Like Mikhail S. Gorbachev's account of the Stalinist terror, Jackie Presser's tale of the travails of American labor isn't really wrong--just incomplete.
"I think most of us in this room understand what's taken place in America over the last 10 or 15 years," Presser told the AFL-CIO convention as his Teamsters Union was welcomed back into the federation after an absence of three decades. "We've seen labor officials attacked, condemned, accused, ridiculed, indicted. We've seen everything happen."
Well, yes, but as a catalogue of horrors, it comes up a bit short. The list somehow omits everything that befell rank and file workers during that same period: stagnating wages, the wholesale export of American industry overseas, illegal union-busting without fear of government intervention.
But these are mere footnotes in the texts of the Teamster leaders. For the past decade, they have placed the immediate interest of their topmost leadership--that is, the avoidance of Leavenworth--over that of their membership on the question of presidential endorsement. By no means are the Teamsters corrupt top to bottom. (In California, they are not only a clean union, but a generally progressive one.) But they are corrupt enough at the top that they have spent the 1980s endorsing the most anti-union President since William Howard Taft in the dim hope that this would save them from prosecution.
None of this comes as news to the men who run the AFL-CIO. Presumably, they had their reasons for taking the Teamsters back with no strings attached. For some, the logic of readmittance lay in the votes that the Teamsters will provide a candidate in the succession battle that will follow the Lane Kirkland presidency. In any event, the federation had its rationale ready when asked. "If it's a choice between image and power," said one leader, "I'll take power any time."
But the political power of American unions grows neither from guns nor goons, but rather from the public's perception of the whole. Public mistrust of unions does not center around their ability to help their members: 60% of respondents to a 1986 NBC-Wall Street Journal poll thought that unions were good for their members. But when it comes to unions' capacity to be a credible voice for American workers and American industrial democracy, their stature is greatly diminished. In a 1986 ABC-Washington Post poll, 52% of respondents believed that unions should have less influence; 73% thought that "labor unions get too much power or money for union leaders," and 61% considered union leaders to be "out of touch with the workers they represent."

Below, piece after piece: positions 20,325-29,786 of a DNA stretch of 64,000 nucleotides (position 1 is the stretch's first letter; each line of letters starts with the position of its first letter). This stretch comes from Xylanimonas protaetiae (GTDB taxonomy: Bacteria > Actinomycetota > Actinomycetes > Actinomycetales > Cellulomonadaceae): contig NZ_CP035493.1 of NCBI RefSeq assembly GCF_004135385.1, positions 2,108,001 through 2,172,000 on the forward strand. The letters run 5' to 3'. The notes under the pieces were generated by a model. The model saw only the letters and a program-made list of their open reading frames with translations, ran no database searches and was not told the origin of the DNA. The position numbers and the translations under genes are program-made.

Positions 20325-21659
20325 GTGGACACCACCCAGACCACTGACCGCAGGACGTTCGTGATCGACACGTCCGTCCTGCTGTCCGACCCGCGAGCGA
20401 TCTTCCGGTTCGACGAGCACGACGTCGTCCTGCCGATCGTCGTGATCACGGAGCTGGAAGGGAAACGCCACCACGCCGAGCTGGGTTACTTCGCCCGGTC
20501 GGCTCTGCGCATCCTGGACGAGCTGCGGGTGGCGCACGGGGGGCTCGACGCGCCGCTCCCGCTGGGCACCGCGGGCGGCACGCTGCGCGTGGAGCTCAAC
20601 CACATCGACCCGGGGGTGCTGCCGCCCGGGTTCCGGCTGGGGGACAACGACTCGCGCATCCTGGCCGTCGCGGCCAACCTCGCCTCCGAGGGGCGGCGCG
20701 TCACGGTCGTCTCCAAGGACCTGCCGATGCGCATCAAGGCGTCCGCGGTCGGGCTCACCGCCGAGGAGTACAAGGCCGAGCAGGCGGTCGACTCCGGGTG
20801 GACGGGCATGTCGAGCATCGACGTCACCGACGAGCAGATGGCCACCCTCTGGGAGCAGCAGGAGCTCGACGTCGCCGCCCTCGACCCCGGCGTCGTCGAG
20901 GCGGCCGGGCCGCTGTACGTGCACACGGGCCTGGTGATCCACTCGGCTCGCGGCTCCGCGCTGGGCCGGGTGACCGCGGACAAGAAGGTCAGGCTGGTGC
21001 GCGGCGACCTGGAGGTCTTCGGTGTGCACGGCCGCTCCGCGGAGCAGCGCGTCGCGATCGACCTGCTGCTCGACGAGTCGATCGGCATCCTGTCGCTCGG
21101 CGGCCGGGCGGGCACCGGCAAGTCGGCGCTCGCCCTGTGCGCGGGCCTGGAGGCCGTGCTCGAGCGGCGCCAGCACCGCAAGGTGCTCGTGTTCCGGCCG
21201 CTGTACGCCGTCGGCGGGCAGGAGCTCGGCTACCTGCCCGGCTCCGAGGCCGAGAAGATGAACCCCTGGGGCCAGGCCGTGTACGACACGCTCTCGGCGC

The federation's no-questions-asked embrace of the Teamsters will do little to bring these numbers down. Whether it be Presser's annual $588,000 salary (about three times higher than that of any AFL-CIO union leader), or the leadership's well-publicized misuse of members' pension funds, the Teamsters have come to symbolize the narrowest form of self-interest: leadership vs. membership.
The show of unanimity that greeted the reaffiliation should not mislead. There are hundreds of secondary leaders and a number of international presidents who are sick about the reunion. In part, it's a question of the way in which it was done: presented as a fait accompli to the executive council.
In part, though, it's also a matter of undoing the progress the movement has made. Labor is no longer the old-boy network it was under George Meany. On April 25 of this year, demonstrators paraded through Washington to a rally against aid to the Nicaraguan Contras sponsored by the presidents of four of the federation's five largest unions. Unions are increasingly female, black, and brown in their membership, and captained at the regional level either by veterans of the movements of the 1960s or by those whose thinking has been shaped by them.
Still, the image lingers on. Several years ago, the president of a nurses local in Boston was telling me that her efforts to involve her members more deeply in union affairs had run up against the image problem. This is a local whose leadership is feminist, progressive, democratic, hard-working--but the membership was saying, "You mean, we're part of the guys with the big cigars?"
The guys with the big cigars won one in Miami, and but for the increased dues, it is hard to see how the federation gained. The claim of greater labor unity is mocked by the AFL-CIO's internal disarray. When Carl Icahn can pit TWA pilots and mechanics against flight attendants, all of them members of different AFL-CIO unions, and successfully break the flight attendants, then the prospect of Teamster reaffiliation hardly portends the golden age of labor unity. The return of the Teamsters might also portend a reversion to the unchallenged rule of federation cold warriors, who were forced to strike compromises at the last two AFL-CIO conventions with the more liberal internationals.
Despite the claims of the conventional wisdom, the decline of American unions has played a key role in the decline of the American economy. The increasingly skewed distribution of our purchasing power makes it more likely that the crash will turn to recession. The down-skilling of American workers places us at a comparative disadvantage in the new global economy.
We suffer when unions are broken, and we suffer when union leaders stand before their peers and defend not their members but themselves.